The audits, conducted on behalf of the county tax assessor, are required under state law, said department head Dana Shellhorse. Since 2008, the state appraisal procedures have required counties to conduct such audits.
“So it’s not just a Bartow County thing, it’s a statewide thing,” Shellhorse said. “So most county personal property departments are doing audits. I can’t answer if all 159 of them are, but I know that the large majority do these audits because it is mandated in our personal property manuals.”
The Bartow County Tax Assessor has an annual budget of $25,000 to conduct its audits. Shellhorse said the number of audits varied each year, with 14 audits occurring in 2010 and 21 in 2011. While audits have been conducted in 2012, some are unfinished and final numbers were unavailable.
Although the audits can contribute additional funds to the county’s budget, Shellhorse resisted the idea it was a steady or predictable stream of revenue.
“Once the audits are done, whether they generate revenue or not just depends on the completed audit. We do also issue refunds if that is a necessary part of completing the audit.”
In 2011, she added, the county discovered $83,000 in additional billing, but approximately $77,000 of that amount was returned as refunds to various businesses. After those refunds, the remaining $5,800 went into the county’s budget, as revenues.
However, in 2010, the county received $145,000 in revenues after discovering $168,000 in additional billing and sending out $23,000 in refunds.
There is no specific list of businesses that will be audited each year, Shellhorse said. Businesses are selected at random with the intent to keep the audits fair and balanced.
“If there is a red flag on something we can request, from the board of assessors, that they do an audit on that particular account. But it also states in our procedures manual that those are to be random. So they’re just a random pull each year. Of course, we have to stay within our budget, but there’s no specific account that gets [audited],” she said.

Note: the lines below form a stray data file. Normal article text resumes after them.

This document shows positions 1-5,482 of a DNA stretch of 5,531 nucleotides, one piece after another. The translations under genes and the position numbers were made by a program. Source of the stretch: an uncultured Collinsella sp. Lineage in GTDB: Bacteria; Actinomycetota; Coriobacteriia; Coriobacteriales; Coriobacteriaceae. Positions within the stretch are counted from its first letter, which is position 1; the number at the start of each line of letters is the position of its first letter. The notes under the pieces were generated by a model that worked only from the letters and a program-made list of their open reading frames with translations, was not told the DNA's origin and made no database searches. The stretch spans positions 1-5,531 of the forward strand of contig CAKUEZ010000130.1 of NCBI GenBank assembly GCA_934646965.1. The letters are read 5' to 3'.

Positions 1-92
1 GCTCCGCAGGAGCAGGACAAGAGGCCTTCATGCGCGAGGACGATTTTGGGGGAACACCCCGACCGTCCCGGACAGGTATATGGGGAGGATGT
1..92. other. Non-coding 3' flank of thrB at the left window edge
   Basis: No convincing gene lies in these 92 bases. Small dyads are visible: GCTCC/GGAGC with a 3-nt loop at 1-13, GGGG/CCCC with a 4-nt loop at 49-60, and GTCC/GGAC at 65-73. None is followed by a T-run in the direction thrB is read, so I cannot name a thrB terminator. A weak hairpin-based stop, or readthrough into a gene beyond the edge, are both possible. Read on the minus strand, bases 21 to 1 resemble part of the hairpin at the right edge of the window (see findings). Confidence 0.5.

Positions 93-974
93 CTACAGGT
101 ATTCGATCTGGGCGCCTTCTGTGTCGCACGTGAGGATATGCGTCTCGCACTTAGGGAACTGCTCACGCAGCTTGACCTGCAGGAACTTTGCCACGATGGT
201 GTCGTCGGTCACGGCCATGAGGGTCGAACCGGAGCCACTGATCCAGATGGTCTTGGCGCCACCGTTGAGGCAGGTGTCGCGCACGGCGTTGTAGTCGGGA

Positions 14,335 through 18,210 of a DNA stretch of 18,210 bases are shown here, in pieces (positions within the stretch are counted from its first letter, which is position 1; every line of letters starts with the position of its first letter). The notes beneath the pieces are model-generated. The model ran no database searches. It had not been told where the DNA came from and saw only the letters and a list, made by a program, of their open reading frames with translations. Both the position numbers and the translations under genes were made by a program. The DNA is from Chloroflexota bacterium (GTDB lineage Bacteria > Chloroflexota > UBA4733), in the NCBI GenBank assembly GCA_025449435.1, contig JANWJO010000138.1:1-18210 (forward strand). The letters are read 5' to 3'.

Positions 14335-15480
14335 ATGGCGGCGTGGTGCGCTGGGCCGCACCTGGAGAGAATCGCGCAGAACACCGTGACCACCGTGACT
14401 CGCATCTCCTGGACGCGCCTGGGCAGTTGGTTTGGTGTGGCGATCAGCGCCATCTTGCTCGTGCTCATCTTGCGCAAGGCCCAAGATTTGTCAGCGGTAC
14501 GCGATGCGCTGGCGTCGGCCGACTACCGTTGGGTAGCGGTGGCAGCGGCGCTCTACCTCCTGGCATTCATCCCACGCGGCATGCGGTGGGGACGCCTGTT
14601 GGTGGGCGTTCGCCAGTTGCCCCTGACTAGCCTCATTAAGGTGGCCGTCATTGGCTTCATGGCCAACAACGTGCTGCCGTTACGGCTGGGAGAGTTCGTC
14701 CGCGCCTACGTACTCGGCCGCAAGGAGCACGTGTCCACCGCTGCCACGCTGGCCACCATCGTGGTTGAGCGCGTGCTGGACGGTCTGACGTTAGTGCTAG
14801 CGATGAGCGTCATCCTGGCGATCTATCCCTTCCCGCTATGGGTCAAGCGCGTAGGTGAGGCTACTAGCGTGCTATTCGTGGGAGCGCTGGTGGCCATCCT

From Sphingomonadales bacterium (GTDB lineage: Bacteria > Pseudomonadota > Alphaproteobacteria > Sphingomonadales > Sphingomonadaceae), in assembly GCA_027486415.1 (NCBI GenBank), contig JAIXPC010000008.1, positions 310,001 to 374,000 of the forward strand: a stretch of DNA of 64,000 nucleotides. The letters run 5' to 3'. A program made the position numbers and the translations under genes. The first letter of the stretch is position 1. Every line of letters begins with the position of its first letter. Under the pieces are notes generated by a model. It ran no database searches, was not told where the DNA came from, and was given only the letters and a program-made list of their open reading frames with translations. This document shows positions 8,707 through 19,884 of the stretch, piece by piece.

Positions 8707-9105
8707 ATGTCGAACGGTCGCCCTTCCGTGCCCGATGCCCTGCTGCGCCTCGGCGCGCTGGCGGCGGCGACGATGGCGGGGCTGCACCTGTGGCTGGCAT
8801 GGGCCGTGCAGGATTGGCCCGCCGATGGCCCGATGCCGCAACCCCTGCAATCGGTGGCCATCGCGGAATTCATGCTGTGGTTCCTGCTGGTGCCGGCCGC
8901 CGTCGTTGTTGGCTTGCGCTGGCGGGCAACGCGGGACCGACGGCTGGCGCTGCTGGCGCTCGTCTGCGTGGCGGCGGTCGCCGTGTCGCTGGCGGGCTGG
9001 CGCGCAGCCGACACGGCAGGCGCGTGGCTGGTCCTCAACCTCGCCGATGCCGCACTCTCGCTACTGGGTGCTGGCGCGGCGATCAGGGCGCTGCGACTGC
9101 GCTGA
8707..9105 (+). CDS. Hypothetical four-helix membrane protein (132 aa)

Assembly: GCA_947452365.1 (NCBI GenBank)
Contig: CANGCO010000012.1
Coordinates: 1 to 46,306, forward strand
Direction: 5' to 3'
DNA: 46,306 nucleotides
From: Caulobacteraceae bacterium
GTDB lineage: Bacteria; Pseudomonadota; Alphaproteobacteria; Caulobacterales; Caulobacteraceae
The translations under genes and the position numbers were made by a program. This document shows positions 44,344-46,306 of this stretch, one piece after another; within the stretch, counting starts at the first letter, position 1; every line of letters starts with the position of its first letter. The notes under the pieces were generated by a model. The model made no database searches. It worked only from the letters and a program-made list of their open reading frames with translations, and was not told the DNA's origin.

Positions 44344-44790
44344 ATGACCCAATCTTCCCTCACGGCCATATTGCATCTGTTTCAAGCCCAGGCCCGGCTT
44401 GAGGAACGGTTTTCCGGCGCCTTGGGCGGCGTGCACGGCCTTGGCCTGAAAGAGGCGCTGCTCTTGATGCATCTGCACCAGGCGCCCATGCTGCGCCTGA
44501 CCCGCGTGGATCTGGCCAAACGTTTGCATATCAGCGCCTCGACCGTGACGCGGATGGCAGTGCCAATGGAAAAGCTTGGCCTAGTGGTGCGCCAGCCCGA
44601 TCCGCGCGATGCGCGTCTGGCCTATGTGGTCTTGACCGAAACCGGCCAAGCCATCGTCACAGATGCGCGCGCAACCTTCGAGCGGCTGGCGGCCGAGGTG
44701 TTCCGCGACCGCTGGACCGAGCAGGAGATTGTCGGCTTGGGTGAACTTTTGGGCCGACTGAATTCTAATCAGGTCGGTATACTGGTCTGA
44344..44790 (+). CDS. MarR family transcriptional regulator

Traylor has worked with the tax assessor since 2008, when the audits began. Shellhorse said the company works to keep business owners informed at every step of the audit through letters and phone calls. Her office also is available to business owners to answer any questions to keep the audit process “as painless as possible.”
“But Traylor works wonderfully with everyone,” she said. “We’ve had virtually no complaints about the process that Traylor does. They’re very informative. They’re very polite and professional. They answer all the questions that the business owners would have.”
County Administer Steve Bradley said there was an additional benefit from the process: businesses would be more careful in reporting their property.
“What the audits do are two things. They correct where there have been mistakes, but businesses now know that Bartow County will come in and do audits and I think that, going forward, businessess will understand the importance of getting their returns correct,” he said. “We’re not saying anybody deliberately makes mistakes, but mistakes do happen. ...
“By doing random audits like that it just keeps it in check and makes sure it’s accurate information [that] we get. It’s the best way, that we know of, to ensure we’re getting accurate information from the businesses.”
Shellhorse expressed a similar concern, saying the county wanted to get the most accurate information available while being as objective as possible.
“It’s really all about assisting us with our mandates to be equitable with all our accounts in the county. It’s just making sure that we have correct numbers, whether those numbers go up or those numbers go down,” she said.